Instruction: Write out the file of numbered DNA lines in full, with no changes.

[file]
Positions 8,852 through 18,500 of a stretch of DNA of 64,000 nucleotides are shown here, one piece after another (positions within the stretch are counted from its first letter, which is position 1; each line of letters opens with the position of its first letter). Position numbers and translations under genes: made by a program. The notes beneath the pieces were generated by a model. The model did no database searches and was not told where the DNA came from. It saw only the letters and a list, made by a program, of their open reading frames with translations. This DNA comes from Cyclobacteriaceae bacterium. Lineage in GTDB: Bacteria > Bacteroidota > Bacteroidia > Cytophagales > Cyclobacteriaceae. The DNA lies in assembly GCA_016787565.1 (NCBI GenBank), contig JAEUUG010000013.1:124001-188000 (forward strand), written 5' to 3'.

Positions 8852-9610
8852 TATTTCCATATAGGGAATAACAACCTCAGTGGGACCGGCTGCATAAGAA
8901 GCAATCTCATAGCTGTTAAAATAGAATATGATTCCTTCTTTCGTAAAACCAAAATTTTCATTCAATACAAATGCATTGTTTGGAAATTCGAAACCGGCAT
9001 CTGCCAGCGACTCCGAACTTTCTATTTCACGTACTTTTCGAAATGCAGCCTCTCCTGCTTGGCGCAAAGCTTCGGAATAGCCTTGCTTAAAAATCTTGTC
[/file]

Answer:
Positions 8,852 through 18,500 of a stretch of DNA of 64,000 nucleotides are shown here, one piece after another (positions within the stretch are counted from its first letter, which is position 1; each line of letters opens with the position of its first letter). Position numbers and translations under genes: made by a program. The notes beneath the pieces were generated by a model. The model did no database searches and was not told where the DNA came from. It saw only the letters and a list, made by a program, of their open reading frames with translations. This DNA comes from Cyclobacteriaceae bacterium. Lineage in GTDB: Bacteria > Bacteroidota > Bacteroidia > Cytophagales > Cyclobacteriaceae. The DNA lies in assembly GCA_016787565.1 (NCBI GenBank), contig JAEUUG010000013.1:124001-188000 (forward strand), written 5' to 3'.

Positions 8852-9610
8852 TATTTCCATATAGGGAATAACAACCTCAGTGGGACCGGCTGCATAAGAA
8901 GCAATCTCATAGCTGTTAAAATAGAATATGATTCCTTCTTTCGTAAAACCAAAATTTTCATTCAATACAAATGCATTGTTTGGAAATTCGAAACCGGCAT
9001 CTGCCAGCGACTCCGAACTTTCTATTTCACGTACTTTTCGAAATGCAGCCTCTCCTGCTTGGCGCAAAGCTTCGGAATAGCCTTGCTTAAAAATCTTGTC